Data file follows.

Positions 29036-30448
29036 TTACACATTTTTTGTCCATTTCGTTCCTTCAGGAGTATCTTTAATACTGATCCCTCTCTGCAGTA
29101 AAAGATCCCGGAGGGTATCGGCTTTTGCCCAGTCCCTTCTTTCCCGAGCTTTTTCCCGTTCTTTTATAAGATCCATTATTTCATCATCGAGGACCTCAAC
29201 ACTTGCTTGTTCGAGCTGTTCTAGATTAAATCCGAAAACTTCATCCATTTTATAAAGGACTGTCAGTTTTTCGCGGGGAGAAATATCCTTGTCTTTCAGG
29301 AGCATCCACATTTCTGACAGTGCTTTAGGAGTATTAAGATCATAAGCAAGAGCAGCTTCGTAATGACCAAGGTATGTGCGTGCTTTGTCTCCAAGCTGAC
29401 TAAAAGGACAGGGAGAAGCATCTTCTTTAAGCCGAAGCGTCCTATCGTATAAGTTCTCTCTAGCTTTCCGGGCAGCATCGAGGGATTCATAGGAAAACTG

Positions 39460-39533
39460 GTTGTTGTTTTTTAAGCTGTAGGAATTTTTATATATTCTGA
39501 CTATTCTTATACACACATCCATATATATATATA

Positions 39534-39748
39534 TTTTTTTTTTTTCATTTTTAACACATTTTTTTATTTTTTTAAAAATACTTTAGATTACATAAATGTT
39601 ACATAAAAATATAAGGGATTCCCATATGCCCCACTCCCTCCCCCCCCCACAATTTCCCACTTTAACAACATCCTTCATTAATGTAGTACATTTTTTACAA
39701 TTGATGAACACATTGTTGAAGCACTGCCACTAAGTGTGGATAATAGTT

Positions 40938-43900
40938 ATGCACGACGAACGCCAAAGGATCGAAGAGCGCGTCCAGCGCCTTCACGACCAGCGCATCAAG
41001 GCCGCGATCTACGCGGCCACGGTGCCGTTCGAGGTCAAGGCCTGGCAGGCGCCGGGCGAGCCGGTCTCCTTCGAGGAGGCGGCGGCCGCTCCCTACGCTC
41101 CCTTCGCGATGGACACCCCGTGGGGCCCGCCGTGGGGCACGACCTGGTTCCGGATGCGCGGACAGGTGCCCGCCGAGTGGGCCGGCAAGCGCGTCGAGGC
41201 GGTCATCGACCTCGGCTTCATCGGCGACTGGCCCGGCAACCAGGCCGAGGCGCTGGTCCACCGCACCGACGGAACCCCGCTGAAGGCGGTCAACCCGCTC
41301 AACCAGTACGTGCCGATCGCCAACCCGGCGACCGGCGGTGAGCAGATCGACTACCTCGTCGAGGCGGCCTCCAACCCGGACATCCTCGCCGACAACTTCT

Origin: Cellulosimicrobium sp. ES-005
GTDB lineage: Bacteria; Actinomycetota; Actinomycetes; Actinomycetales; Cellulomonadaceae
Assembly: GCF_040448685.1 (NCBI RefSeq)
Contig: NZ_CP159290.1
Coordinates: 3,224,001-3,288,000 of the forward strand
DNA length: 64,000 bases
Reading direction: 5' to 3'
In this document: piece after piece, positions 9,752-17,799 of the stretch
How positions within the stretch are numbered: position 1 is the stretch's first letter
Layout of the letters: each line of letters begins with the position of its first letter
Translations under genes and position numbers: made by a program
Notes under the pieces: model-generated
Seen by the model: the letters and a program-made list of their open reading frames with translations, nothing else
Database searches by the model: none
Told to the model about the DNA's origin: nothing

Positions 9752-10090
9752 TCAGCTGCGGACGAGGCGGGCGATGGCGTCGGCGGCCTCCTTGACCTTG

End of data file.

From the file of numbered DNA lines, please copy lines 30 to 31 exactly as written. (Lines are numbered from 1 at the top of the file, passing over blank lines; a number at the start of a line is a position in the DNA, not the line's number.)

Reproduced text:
Translations under genes and position numbers: made by a program
Notes under the pieces: model-generated